Still from the video Friday Im In Love by The Cure

Friday I’m In Love

Kind of half assed today; the main reason I posted this song is because it was the first one I thought of with Friday in the name. I like it, it’s a silly pop song with a wacky video, but it’s catchy as hell. Robert Smith doesn’t even consider it a real Cure song, and he may be on to something because according to the bass drum, it’s actually by The Cures.

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The Cure – Friday Im In Love at YouTube.

Conor Maynard

Vegas Girl

The moment when you realize that you’re not as up on the current music scene as you should be. I first heard of Conor Maynard a few months back when he dropped his first single, Can’t Say No. I hadn’t seen the video at that point, so I had no idea who he was or what he looked like; I just thought it was a dope song. The other day I’m watching TeenNick, and the video for his latest, Vegas Girl came on. I had thought Maynard was a grown man, at the very least, college age; so you can imagine my surprise to find out that he’s a Frodo looking teeny bopper dude (actually, he’s a couple of months shy of 20, according to AllMusic). I don’t like this one as much as Can’t Say No, but it’s still a good track. This video isn’t the most original, in fact, it’s a pretty blatant ripoff of the video for Have A Nice Day, but I decided to post this one because my hometown looks great in it. Some of the locations featured:

  • In front of The B Cup Cafe, where Maynard first meets Alaura.
  • Various spots around The Lower East Side, where the street team posts banners/stickers.
  • The artists’ workspace and graffiti covered rooftop where Maynard dances and has the party is 5 Pointz in Long Island City, Queens. The Twitter invite at 2:42 has the actual Google Map location. Billy Idol‘s Hot In The City was also shot near here.
  • The shots of Alaura leaving the subway and walking with the elevated subway tracks behind her are also in Long Island City.
  • The bridge with the red fences Maynard walks across is the Williamsburg Bridge. He’s walking toward The Lower East Side.

Okay, this isn’t a travelogue, so I’ll digress for now. Enjoy the video; I think this kid is going to be massive in the next couple of years.

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Conor Maynard – Vegas Girl at YouTube.

Rebirth of Slick (Cool Like Dat)

Rebirth Of Slick (Cool Like Dat)

I remember when this shit first came out, it was all over the place. The way it exploded, you would think nobody had ever been boastful and narcissistic over some jazzy samples. It went to #15 on the Hot 100, #6 on the Rap chart, got a Grammy and everything. Yet, I’m sure that a lot of you who know this song probably didn’t know it was called Rebirth Of Slick, and I’m also pretty sure that a good number of you are wondering, “Who the fuck are Digable Planets?!” I think part of the reason a lot of people don’t remember this might be that a lot of people who enjoyed this song were smoking a lot of blunts, including the band. This shit is 4 minutes, 20 seconds long… coincidence?!? It probably is.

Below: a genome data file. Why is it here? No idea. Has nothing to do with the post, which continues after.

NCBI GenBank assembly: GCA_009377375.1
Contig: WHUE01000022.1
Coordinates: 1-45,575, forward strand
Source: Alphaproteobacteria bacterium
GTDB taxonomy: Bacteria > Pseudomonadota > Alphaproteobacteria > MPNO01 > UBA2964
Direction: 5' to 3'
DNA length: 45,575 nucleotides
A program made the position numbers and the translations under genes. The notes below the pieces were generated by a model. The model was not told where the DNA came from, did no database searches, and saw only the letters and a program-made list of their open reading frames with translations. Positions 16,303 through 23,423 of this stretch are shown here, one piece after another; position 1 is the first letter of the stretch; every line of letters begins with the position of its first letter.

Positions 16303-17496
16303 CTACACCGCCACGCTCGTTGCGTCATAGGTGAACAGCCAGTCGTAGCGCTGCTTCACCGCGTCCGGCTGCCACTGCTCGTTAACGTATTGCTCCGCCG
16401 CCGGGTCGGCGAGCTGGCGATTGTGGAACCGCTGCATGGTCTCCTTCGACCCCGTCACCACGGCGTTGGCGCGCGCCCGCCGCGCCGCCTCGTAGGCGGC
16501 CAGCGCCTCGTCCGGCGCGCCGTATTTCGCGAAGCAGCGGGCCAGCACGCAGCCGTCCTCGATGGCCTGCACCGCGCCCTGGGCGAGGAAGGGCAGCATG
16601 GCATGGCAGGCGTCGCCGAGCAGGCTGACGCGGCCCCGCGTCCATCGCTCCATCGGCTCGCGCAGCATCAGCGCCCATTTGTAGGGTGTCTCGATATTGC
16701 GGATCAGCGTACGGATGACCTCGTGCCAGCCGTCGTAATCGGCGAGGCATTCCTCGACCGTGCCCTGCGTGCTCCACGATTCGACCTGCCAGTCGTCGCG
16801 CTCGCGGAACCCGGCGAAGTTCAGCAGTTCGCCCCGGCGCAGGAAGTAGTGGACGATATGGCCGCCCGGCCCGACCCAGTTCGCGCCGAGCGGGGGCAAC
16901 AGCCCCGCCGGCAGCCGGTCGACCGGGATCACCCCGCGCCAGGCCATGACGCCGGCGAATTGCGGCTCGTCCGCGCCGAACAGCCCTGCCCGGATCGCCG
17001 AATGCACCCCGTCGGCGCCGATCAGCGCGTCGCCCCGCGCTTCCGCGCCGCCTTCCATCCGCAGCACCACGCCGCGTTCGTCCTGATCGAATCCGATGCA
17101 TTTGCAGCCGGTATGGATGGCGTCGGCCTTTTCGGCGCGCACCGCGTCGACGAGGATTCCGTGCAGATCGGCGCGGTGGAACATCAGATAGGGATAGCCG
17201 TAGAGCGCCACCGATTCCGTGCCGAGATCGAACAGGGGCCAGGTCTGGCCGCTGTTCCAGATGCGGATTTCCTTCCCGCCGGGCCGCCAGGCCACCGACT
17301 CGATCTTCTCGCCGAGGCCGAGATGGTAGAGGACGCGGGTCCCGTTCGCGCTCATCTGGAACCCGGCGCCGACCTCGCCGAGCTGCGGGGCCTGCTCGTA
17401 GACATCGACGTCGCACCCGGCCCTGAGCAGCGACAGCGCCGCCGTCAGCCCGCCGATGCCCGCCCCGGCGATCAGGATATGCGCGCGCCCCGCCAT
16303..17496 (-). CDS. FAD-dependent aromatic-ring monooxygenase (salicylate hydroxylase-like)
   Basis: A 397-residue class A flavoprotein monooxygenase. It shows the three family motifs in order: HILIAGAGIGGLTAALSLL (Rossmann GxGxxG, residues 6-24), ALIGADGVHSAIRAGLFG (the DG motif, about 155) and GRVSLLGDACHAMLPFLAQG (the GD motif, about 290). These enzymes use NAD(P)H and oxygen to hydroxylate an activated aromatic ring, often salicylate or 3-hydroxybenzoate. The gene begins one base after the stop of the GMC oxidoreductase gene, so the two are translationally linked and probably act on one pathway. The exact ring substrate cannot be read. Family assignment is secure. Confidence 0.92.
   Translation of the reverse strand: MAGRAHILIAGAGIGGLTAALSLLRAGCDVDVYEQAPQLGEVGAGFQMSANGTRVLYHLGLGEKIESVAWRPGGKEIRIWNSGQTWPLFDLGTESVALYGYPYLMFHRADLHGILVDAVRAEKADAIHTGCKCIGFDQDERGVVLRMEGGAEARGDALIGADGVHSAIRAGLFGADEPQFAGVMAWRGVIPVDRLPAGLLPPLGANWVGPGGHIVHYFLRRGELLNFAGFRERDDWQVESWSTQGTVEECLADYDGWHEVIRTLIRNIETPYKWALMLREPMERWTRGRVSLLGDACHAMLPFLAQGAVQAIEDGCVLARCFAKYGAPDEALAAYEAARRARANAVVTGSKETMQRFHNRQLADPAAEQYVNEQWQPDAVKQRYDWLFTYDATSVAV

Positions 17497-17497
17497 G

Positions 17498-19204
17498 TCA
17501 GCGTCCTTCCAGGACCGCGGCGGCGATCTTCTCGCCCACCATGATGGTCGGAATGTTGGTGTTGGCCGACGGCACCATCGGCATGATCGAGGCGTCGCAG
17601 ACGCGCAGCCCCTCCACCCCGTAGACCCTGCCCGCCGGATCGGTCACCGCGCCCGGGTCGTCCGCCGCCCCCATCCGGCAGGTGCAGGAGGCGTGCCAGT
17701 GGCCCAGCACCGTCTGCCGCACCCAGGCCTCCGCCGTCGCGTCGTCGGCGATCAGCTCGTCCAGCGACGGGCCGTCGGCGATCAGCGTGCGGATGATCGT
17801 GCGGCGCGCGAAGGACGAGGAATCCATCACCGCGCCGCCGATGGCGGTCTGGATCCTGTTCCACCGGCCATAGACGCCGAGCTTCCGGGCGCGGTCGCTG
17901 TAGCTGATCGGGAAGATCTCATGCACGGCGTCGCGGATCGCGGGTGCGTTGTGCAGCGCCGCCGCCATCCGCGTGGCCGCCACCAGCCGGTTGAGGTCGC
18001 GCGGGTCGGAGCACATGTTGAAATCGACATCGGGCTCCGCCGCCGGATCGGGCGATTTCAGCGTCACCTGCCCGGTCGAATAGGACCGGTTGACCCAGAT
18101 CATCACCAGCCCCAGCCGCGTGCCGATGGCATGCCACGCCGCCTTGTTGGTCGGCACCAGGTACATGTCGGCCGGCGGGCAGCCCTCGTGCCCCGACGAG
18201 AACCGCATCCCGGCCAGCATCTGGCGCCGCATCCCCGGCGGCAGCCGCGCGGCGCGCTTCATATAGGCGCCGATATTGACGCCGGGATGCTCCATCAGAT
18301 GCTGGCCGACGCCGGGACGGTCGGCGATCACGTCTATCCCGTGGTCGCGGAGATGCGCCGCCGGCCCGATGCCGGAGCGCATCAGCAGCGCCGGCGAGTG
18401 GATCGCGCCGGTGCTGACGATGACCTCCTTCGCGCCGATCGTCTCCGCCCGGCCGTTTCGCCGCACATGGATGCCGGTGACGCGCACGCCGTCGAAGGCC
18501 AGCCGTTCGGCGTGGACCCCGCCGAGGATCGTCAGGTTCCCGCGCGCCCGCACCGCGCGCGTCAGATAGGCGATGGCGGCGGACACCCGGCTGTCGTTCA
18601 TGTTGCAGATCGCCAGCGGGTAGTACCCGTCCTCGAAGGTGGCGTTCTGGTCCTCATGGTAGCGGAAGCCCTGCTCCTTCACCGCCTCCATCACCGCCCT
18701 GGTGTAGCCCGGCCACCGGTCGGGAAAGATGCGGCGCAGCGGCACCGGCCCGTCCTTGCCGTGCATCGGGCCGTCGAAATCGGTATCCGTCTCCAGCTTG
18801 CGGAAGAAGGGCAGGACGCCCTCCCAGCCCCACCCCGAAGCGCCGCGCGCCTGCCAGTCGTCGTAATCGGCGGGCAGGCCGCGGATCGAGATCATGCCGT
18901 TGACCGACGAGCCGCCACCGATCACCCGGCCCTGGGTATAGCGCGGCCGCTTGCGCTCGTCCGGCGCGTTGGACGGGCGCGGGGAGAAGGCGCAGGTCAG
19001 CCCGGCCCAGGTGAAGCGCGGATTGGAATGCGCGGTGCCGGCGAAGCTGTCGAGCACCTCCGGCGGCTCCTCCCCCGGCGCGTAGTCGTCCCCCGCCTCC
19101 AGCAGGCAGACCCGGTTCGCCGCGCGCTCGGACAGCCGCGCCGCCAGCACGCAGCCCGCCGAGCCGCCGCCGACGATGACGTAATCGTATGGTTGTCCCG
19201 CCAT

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Digable Planets – Rebirth Of Slick (Cool Like Dat) at YouTube.

The Coasters


It seemed appropriate to throw this song up after I realized my mistake regarding my missing Tori Amos CDs. This 1958 tune written by Leiber & Stoller and originally recorded by The Coasters (aka The Robins) may seem familiar as it has been covered by myriad artists including Ritchie Valens, Jerry Reed and Cheech & Chong.

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Framed by The Coasters at Spotify.

Break On Through (To The Other Side)

From The Doors‘ 1967 debut album. I’ve loved this song most of my life; what else is there really to say about it? Have a great week, people.

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The Doors – Break On Through (To the Other Side) at YouTube.

Buddy Holly

This is a classic track from Weezer‘s debut album. I remember Weezer being kind of underrated when they first hit in the early 1990s. I think a lot of the music world was worshipping at the altar of grunge, and considered Weezer to be kind of lightweight. I always thought they were good, and over time, I have been proven right. The video below is what really catapulted the band to mainstream success. Inspired by the (then) groundbreaking special effects in the film Forrest Gump, director Spike Jonze digitally inserted the band into footage from an episode of the American hit television series Happy Days (specifically, the episode They Shoot Fonzies, Don’t They?). The video was so popular, Microsoft included it as a bonus on the Windows 95 operating system, back when they were still trying to convince the world they were cool.

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Weezer – Buddy Holly at YouTube.